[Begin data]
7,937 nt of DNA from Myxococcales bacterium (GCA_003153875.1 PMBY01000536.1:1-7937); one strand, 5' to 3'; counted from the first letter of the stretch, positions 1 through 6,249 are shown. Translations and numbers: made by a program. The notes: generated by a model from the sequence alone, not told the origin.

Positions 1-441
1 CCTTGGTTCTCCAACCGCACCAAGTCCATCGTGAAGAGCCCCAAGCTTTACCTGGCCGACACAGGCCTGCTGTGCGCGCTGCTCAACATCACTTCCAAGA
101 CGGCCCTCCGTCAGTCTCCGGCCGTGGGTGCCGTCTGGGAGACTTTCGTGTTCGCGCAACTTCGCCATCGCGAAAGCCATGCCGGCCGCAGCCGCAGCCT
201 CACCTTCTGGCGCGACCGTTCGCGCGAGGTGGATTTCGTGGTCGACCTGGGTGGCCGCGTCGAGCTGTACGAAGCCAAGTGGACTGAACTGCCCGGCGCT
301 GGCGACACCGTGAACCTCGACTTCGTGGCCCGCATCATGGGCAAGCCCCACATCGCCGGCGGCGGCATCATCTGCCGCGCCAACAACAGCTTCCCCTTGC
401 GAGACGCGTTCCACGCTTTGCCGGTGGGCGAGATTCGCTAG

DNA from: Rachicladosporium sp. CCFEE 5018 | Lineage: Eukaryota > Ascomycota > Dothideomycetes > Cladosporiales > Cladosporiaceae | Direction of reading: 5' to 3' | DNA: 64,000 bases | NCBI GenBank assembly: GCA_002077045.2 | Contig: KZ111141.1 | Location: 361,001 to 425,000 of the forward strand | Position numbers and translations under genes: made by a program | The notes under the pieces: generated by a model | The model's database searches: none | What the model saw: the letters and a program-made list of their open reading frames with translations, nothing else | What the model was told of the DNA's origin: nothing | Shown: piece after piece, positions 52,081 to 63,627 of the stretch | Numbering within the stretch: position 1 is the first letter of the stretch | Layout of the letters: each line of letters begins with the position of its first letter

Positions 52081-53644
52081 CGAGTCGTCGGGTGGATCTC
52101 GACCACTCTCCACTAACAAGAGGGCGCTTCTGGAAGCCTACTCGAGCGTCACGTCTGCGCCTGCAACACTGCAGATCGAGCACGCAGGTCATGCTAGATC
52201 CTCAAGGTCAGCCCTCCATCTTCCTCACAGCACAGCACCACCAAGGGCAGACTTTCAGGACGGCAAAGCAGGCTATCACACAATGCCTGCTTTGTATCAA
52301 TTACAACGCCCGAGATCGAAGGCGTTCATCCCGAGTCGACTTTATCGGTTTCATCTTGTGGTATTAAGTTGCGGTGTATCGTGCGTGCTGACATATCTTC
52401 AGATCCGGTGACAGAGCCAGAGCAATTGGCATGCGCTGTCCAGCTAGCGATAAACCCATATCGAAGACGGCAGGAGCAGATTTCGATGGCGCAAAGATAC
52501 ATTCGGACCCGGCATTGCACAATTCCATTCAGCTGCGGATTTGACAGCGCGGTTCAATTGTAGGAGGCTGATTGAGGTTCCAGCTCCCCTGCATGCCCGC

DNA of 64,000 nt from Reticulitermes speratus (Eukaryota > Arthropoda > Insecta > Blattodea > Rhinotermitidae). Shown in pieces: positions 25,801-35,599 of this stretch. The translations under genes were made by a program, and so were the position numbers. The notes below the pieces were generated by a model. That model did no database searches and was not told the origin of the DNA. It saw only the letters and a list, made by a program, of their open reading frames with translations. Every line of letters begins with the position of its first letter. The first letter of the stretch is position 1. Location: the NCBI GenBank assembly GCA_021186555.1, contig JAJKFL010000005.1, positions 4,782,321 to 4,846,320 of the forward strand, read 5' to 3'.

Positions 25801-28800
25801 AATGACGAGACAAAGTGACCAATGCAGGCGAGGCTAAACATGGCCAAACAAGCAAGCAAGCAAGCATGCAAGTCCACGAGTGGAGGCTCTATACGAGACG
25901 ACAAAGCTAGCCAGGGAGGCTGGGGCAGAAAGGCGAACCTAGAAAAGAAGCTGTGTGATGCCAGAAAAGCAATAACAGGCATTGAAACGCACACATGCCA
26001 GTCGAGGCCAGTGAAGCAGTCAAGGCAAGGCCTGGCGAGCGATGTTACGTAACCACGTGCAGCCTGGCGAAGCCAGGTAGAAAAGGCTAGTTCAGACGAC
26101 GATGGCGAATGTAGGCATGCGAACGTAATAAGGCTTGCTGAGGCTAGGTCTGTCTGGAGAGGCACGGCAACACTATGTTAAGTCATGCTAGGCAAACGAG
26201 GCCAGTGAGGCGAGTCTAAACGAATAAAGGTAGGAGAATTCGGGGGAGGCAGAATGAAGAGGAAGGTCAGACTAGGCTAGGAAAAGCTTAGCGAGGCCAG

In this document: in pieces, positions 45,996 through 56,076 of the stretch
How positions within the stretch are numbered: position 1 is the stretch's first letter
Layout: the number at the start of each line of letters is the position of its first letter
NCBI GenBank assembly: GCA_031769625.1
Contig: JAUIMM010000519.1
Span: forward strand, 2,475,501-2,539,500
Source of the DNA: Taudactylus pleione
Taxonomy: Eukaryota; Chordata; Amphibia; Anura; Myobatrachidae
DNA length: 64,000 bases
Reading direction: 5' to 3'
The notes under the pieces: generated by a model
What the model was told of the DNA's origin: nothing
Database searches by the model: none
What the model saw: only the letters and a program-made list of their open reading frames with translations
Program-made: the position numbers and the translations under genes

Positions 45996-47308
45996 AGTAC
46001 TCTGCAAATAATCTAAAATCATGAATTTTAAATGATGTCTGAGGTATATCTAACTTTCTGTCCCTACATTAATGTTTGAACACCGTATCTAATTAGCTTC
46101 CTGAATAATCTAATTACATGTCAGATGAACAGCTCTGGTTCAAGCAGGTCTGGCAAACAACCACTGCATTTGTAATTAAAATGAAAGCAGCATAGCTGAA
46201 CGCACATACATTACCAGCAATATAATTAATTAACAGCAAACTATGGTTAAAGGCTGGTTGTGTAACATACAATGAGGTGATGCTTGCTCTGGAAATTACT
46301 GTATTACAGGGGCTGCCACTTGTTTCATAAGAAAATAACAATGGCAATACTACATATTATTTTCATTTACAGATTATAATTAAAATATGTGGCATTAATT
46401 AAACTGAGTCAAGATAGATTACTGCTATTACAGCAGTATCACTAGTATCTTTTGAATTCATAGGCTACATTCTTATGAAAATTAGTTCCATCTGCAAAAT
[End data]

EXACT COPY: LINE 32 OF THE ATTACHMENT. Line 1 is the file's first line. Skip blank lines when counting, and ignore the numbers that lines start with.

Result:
Reading direction: 5' to 3'